We Left Egypt, but Still Know the Stranger

If Judaism were strictly a religion, you might think that the most repeated phrase in the Torah would be about worshipping the one God. Or, if we were just a tribe or a nation, the recurring principle would be about how we were promised the entire land of Israel by divine right. Or, if we were strictly a culture, the Torah would remind us over and over again to observe the holiday traditions.

We are all those things at once, and the sum of those parts is that we have a clear sense of peoplehood. As such, the most repeated principle in the Torah is the admonition to not forget from where we came. Again and again – 35 times, in fact – the Torah tells us to treat the ger (stranger, foreigner, immigrant) as we would treat ourselves, for we, too, were once strangers in Egypt. “The stranger that sojourns with you shall be unto you as the natives among you, and you shall love him as yourself, for you were strangers in the land of Egypt,” is written in the Book of Leviticus as a foundational ethic on which Jewish law, tradition, and culture is built.

There is an even earlier story that exemplifies this notion. Abraham, the first patriarch, left his home in Babylon to settle in the Promised Land of Canaan (modern-day Israel) on the promise that God would bestow that land to him and his descendants. When his wife, Sarah, died at the age of 127, Abraham needed to purchase a cave to bury her. But, when the local people tried to give him the land for free, he instead insisted on paying full price for it because, “I am a stranger and sojourner among you.” In other words, even after decades of living in the Promised Land, Abraham still felt like a ger, a resident alien. And, yet, the cave he purchased – Machpelah, which still exists today in the city of Hebron – marked the first Jewish roots in the Promised Land, the first piece of land we owned. It is both a symbol of our permanence as well as a reminder of our continued sense of stranger-ness. To both belong to a place – whether Israel, America, Europe, or elsewhere – and to feel apart seems like the quintessential Jewish experience.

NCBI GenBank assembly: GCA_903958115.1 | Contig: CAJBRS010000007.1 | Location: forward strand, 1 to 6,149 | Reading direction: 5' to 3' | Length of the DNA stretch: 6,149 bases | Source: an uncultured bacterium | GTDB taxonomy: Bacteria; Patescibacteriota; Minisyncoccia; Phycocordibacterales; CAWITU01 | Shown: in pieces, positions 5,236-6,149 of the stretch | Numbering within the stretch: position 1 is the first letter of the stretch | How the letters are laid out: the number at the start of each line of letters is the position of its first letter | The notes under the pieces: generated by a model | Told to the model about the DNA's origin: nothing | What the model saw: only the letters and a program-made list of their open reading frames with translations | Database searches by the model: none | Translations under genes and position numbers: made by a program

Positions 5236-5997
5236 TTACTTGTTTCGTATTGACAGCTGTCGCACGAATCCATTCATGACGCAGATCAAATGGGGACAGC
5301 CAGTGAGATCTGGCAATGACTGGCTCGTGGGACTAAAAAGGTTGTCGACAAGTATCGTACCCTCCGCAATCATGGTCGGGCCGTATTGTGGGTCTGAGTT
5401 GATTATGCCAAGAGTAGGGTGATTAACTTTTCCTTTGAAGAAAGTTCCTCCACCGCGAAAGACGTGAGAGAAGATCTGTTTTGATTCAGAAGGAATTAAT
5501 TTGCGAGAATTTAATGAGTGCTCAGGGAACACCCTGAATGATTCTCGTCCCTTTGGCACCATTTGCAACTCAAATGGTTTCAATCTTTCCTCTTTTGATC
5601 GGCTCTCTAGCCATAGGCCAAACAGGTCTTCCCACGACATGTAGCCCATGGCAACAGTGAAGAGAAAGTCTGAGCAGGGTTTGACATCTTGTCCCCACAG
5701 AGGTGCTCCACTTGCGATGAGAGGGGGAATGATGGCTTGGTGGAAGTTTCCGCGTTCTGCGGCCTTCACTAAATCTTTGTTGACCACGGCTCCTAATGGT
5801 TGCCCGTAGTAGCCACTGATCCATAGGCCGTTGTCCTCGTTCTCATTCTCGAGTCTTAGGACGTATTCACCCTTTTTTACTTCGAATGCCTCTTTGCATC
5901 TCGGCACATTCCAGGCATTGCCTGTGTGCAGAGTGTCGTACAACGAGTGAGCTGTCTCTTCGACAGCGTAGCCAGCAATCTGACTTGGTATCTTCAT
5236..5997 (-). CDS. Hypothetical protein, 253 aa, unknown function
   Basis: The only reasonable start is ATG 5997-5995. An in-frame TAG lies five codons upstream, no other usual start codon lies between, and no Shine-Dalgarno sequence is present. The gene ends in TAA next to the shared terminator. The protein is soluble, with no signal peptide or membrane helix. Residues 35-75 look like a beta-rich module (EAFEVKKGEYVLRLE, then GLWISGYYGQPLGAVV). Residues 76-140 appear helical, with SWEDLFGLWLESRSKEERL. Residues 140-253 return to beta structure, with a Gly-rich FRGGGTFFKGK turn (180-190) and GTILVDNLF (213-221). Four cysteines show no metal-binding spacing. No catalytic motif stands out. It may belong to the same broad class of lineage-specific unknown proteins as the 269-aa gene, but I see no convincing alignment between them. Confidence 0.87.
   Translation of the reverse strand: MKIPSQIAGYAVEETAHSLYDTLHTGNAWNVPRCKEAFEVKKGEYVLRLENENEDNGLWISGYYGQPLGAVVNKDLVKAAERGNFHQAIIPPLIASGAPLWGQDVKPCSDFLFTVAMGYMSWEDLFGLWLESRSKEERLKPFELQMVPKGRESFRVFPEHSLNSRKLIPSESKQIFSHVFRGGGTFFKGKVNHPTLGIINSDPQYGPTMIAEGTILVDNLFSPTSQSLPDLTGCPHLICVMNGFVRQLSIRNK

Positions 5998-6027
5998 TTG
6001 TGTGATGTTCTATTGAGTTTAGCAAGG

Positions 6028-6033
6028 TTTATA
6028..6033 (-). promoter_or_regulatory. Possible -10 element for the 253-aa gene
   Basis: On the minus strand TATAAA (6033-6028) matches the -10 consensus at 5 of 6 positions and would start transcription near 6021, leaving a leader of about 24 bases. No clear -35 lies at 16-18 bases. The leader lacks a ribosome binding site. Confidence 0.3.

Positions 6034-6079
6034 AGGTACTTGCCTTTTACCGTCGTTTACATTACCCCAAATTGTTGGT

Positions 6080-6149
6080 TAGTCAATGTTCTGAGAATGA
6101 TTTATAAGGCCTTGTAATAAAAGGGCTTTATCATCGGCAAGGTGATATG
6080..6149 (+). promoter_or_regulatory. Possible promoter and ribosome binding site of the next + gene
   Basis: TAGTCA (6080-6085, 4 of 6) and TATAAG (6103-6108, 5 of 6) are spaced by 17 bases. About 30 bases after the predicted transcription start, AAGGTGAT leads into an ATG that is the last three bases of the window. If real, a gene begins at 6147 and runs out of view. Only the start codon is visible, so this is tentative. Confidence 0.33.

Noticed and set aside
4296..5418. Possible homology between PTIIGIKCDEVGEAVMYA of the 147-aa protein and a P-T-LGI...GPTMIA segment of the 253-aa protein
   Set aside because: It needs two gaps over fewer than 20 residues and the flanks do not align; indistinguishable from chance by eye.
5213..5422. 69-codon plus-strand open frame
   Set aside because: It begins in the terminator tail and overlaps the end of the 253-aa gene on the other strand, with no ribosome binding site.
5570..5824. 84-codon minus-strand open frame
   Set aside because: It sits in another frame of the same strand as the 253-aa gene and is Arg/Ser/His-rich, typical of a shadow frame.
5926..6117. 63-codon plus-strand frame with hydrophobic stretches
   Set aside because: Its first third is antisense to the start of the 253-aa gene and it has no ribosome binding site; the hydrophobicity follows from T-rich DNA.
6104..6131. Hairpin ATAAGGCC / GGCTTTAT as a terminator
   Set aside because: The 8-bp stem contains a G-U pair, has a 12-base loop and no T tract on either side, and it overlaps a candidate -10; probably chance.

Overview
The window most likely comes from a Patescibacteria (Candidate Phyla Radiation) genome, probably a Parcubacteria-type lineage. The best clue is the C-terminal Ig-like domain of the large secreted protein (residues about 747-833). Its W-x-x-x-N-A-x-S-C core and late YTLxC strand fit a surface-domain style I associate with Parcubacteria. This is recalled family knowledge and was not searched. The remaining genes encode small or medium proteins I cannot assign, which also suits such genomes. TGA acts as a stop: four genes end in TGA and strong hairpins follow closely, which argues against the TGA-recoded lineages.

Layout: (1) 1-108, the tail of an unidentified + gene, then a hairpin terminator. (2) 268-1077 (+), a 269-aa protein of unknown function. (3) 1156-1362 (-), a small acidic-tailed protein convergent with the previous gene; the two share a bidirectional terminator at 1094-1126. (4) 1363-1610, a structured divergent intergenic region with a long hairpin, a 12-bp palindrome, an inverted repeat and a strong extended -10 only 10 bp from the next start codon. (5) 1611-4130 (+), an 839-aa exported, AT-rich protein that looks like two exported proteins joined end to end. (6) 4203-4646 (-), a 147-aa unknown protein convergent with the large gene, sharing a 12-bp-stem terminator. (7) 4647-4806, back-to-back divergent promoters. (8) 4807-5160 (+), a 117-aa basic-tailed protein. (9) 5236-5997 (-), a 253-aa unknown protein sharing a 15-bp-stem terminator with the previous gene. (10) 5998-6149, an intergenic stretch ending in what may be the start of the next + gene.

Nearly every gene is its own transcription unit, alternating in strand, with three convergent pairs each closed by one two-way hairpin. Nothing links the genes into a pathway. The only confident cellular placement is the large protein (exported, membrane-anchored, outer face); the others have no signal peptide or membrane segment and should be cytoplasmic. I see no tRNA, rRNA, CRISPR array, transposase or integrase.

At Birthright trip orientations, I remind our participants about the observation of Moses: “I am a stranger in a strange land.” I tell them that they, too, might feel like strangers in a strange land when they visit Israel for the first time, as they might not recognize the sites, smells, food, culture, language, and people. But, I tell them, the Israeli people don’t look at you like strangers. You are not a ger, you are mishpocha – family – and they are apt to stop you on the street to welcome you “home.”

There is an insistence on belonging that comes from this notion that we of all people know what it is like to be the stranger. And so, the Jewish tradition reminds us 35 times over that we are morally bound to look after the foreigner, the immigrant, the resident alien. It matters not which country they come from: all of us came from Egypt, and so all of us can live together.

Jason Harris is the Birthright Experience program manager at the Federation. Learn More

Categories: Israel, Young Adults


February 03, 2017